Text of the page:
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Nothing's What It Seems in These Photo-Cutout Collages

Where does the human form end. Where does reality begin? Bill Durgin’s photos probe the space in between.
All images courtesy the artist

Two female figures perch on a boxy platform, their faces discernibly missing and replaced with blank slates of color. Gradually, their complete forms turn into an abstract illusion as it becomes apparent these figures may be more contextual design than actual human subject. The mind-boggling result is the work of Bill Durgin, an artist who specializes in crafting artwork depicting the human body. As a boy, Durgin developed an interest in photography, experimenting with photograms in his mother's darkroom. His works are associated with the historical idea of staging and creating the photographs, as well as utilizing the physical studio. The artist’s refined images effectively manipulate space itself to create new layers of reality in his photos.


Their intimate settings create another interesting element: by combining an abstract element with essentially the enduring art of figure illustration, two realms meet, and the results are fascinating. His series, Figure Ground, draws upon a tenant of gestalt theory, choosing to focusing on the principle “that a figure is perceived through its distinction from the background,” Durgin describes in an artist statement. He continues, “Several images from a single shoot are layered and systematically erased to blur the boundary between […] challenging ideas of perception and image consumption. In this age of seamlessly altered and composite images, Figure Ground brings the idea of image composite the forefront, making the act of alteration the figure itself.”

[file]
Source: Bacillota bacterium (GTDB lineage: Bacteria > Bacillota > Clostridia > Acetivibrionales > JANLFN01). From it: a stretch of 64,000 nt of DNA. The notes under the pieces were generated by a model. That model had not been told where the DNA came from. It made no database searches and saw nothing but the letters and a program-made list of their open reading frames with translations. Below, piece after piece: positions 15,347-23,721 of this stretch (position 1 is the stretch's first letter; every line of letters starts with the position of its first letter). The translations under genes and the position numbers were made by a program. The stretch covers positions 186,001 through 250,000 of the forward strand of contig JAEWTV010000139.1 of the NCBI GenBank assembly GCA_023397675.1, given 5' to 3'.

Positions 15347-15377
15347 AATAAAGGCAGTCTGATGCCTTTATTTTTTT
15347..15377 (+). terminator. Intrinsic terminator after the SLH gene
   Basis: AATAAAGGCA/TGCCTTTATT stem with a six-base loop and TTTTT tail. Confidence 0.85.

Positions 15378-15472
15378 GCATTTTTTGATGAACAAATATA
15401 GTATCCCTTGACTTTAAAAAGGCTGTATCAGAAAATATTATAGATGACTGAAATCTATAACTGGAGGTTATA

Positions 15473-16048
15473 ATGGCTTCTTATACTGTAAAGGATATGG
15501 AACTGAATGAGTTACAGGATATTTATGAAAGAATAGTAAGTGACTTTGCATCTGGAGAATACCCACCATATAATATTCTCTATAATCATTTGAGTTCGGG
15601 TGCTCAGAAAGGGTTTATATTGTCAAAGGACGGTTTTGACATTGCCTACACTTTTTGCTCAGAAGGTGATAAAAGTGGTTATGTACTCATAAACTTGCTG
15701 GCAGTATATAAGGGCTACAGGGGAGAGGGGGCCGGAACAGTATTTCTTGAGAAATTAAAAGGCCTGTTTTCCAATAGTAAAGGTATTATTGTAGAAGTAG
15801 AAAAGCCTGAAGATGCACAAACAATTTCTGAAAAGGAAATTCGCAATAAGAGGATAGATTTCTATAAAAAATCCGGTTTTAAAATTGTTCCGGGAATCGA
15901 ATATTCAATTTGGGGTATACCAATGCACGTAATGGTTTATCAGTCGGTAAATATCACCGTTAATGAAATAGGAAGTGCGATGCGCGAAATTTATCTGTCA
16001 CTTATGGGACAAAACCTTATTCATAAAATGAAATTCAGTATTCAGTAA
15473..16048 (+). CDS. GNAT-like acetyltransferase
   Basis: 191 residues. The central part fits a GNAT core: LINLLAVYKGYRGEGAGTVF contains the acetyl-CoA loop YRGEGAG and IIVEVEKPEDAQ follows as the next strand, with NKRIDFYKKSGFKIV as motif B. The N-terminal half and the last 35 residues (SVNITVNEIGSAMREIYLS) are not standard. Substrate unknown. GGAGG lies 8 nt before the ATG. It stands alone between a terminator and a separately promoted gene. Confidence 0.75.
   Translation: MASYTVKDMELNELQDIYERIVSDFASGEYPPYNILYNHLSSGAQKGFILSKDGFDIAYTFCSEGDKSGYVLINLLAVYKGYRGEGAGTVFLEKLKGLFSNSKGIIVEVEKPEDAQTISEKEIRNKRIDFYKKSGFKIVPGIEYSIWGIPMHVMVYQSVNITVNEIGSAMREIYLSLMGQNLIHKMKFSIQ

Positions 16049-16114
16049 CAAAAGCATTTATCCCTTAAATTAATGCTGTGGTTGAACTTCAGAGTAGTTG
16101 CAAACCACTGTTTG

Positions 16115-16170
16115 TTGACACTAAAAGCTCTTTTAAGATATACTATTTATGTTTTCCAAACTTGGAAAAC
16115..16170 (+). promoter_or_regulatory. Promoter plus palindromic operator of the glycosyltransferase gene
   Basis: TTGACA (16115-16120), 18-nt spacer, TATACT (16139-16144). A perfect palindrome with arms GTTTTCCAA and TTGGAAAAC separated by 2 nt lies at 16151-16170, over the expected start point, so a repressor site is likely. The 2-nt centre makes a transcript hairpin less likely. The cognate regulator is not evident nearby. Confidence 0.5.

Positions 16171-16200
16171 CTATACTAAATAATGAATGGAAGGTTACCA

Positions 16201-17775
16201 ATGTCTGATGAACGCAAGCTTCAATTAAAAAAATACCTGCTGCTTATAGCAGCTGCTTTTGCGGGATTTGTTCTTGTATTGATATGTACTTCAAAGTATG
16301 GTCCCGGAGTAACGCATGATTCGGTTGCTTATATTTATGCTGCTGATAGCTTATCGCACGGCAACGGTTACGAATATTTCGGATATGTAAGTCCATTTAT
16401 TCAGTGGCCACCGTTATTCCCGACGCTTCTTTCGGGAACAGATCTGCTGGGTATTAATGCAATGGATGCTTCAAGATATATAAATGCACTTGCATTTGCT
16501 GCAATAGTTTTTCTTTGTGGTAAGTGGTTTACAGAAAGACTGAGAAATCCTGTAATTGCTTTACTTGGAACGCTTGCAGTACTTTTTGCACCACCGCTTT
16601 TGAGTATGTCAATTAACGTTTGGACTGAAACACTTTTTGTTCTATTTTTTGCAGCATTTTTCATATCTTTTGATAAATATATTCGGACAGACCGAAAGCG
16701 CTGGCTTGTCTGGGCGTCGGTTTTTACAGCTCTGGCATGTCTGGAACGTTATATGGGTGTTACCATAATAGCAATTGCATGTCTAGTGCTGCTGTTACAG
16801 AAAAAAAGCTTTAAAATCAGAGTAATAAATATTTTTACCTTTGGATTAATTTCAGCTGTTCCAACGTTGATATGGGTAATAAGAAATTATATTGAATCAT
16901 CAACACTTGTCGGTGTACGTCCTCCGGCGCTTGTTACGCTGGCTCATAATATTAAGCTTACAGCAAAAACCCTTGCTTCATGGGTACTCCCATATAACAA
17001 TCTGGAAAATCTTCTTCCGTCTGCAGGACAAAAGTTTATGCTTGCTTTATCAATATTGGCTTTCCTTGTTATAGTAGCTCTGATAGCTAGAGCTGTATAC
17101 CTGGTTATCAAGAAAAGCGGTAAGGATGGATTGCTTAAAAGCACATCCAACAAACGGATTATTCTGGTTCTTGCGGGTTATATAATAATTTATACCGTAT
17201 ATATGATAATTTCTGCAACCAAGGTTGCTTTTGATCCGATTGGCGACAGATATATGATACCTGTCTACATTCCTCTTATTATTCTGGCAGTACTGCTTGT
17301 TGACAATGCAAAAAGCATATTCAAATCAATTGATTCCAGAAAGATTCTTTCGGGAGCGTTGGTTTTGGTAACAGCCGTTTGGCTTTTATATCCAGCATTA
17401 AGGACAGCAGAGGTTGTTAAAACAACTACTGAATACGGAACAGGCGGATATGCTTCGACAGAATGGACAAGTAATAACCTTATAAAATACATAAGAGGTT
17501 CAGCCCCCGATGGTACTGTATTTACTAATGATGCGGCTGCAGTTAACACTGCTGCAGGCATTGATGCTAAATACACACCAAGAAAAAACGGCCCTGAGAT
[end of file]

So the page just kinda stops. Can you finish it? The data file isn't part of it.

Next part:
We're not to blame if you experience slight visual hallucinations in Bill Durgin’s photos:

To see more from Bill Durgin, visit his website, here, and his Instagram, here.


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